If my rational logic has not swayed you from your perfectionistic tendencies, I suggest  you do some work to challenge your thoughts.  A vehicle for the work could be to maintain a journal so that you can explore these concepts further. How does perfectionism manifest in your life? Is it harmless (I need to get the recipe just right so they’ll enjoy it) or causing you grief (if I don’t get the recipe just right, they’ll think that I didn’t learn how to cook the cultural dishes passed down and I won’t be able to pass them onto my children)? What are you afraid people will find out about you? Practice visualization. Imagine how much lighter you’d feel without the burden of perfectionism.


Imperfection Part I

I love it when I find research to support what I’ve believed to be true. Followers of my blog know that I refer to myself as a recovering perfectionist. A couple of years ago, my boss at the time commented on how exceptional a spreadsheet was that I had created and noted how much of a perfectionist I was. Of course, I was flattered by the compliment, but told her that I strive for excellence rather than perfection and explained the difference that I saw in the two. She didn’t seem to grasp it completely, but commented that whatever I wanted to call it, it was great. I walked away thinking I have more work to do if others still perceive me as a perfectionist. I was glad that I was bold enough to provide a different perspective for consideration. As I mature and uncover new things about myself, I’ve learned that my previous acts of perfectionism have been filling the need to compensate for perceived and believed deficiencies within myself. I’m tired of covering up. I’m prepared to risk others knowing the truth about me. The truth is that I am imperfect.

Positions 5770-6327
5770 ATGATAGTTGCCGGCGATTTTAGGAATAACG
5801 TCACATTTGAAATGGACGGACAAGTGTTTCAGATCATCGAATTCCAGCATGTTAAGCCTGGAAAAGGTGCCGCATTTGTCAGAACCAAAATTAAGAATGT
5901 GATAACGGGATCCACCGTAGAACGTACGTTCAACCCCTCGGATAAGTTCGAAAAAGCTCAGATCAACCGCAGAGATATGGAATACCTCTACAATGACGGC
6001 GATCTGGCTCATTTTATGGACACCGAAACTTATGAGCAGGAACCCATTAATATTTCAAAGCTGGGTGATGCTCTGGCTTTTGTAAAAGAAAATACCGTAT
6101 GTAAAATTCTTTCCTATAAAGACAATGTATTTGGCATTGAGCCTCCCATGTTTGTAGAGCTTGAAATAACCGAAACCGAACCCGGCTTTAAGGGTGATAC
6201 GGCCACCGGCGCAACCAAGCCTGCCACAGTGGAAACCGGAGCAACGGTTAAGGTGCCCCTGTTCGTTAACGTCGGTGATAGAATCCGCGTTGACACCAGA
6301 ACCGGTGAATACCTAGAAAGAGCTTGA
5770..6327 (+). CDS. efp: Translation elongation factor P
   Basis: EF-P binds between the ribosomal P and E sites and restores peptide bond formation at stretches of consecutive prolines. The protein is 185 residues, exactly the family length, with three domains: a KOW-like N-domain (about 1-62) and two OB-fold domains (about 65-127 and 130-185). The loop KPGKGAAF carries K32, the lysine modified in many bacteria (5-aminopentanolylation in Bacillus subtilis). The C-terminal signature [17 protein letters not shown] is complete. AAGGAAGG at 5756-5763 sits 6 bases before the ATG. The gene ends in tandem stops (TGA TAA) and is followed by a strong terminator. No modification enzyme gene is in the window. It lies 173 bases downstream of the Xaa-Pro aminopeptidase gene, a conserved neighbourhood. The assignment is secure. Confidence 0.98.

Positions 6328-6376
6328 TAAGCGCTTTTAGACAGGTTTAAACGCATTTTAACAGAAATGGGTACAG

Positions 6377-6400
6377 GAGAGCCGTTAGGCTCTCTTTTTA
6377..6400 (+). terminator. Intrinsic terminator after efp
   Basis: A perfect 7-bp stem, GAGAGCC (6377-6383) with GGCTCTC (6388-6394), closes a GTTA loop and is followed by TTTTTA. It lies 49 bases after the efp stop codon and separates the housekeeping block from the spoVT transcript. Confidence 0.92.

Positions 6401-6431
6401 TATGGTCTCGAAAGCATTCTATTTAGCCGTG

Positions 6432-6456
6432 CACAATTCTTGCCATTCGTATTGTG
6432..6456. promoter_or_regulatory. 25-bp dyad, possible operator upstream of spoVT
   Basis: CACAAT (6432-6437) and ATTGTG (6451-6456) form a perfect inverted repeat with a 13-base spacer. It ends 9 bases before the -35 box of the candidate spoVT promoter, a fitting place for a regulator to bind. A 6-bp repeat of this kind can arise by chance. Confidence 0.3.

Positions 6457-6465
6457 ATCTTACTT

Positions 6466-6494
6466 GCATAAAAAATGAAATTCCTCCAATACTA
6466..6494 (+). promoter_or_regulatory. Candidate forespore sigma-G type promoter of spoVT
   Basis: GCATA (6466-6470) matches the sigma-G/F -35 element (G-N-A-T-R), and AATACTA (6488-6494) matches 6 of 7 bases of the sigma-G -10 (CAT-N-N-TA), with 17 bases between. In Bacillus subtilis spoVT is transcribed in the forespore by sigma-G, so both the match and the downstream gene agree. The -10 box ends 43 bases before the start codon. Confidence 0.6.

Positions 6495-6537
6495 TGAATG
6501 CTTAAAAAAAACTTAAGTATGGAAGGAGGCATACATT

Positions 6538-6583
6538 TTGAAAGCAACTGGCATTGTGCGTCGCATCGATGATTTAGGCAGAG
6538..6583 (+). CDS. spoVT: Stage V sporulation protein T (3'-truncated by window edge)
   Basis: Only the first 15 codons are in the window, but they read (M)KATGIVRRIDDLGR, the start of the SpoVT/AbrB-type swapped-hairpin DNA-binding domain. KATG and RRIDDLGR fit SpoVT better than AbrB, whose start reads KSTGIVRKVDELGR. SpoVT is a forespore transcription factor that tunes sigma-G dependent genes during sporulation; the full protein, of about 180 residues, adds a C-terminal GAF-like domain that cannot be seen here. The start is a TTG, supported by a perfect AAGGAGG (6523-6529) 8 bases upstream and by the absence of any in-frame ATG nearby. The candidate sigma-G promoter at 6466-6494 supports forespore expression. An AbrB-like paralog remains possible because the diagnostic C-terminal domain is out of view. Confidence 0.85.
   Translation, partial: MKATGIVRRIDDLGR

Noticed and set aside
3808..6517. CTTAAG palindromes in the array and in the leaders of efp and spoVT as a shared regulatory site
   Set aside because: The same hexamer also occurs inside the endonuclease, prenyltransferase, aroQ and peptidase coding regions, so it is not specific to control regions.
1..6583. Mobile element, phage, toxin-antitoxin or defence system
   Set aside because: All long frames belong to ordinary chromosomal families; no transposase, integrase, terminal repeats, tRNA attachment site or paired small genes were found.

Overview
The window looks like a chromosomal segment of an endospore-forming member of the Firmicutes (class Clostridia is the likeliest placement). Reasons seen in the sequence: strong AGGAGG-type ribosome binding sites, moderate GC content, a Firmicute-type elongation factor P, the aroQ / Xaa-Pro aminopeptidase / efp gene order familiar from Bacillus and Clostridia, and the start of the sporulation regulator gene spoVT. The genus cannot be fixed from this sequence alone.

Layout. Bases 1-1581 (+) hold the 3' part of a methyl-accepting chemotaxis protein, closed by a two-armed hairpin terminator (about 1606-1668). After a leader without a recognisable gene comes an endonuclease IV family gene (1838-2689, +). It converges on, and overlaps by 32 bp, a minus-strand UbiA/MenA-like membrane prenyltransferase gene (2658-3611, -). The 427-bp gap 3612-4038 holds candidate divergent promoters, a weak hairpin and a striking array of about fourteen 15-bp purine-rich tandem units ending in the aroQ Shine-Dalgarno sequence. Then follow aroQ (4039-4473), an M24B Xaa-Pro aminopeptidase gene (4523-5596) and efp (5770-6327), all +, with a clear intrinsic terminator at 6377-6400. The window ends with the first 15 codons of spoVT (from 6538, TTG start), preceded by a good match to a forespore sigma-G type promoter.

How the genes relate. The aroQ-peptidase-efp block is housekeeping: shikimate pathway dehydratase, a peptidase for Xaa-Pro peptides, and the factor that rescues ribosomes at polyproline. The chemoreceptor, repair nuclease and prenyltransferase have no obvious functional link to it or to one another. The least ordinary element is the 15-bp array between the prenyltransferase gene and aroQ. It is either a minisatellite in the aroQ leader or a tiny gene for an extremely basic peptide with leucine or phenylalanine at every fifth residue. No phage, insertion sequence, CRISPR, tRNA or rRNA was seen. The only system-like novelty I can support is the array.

My latest read is a treasure by Brene Brown, Ph.D., LMSW, called The Gifts of Imperfection. I admire the author’s body of work and love that she’s a social worker like myself. This is the type of read that you take in a few passages at a time, then pause to digest. I keep it close to me on my overcrowded nightstand. When I’m up for it, I read a few paragraphs or chapters, contemplate, digest, absorb, and repeat on a another day as I go through the chapters, sometimes skipping ahead and sometimes going back. Lately, I’ve been contemplating my life experiences and taking time to self-empathize with my upbringing, my challenges, and what I’ve overcome. Major life events can spark serious self-reflection and my breast cancer journey certainly qualifies as a major life event. The end of radiation treatment last month was a very emotional time for me. I didn’t expect it to affect me as it has because I’ve been a warrior through the whole process, staying focused on making a full recovery.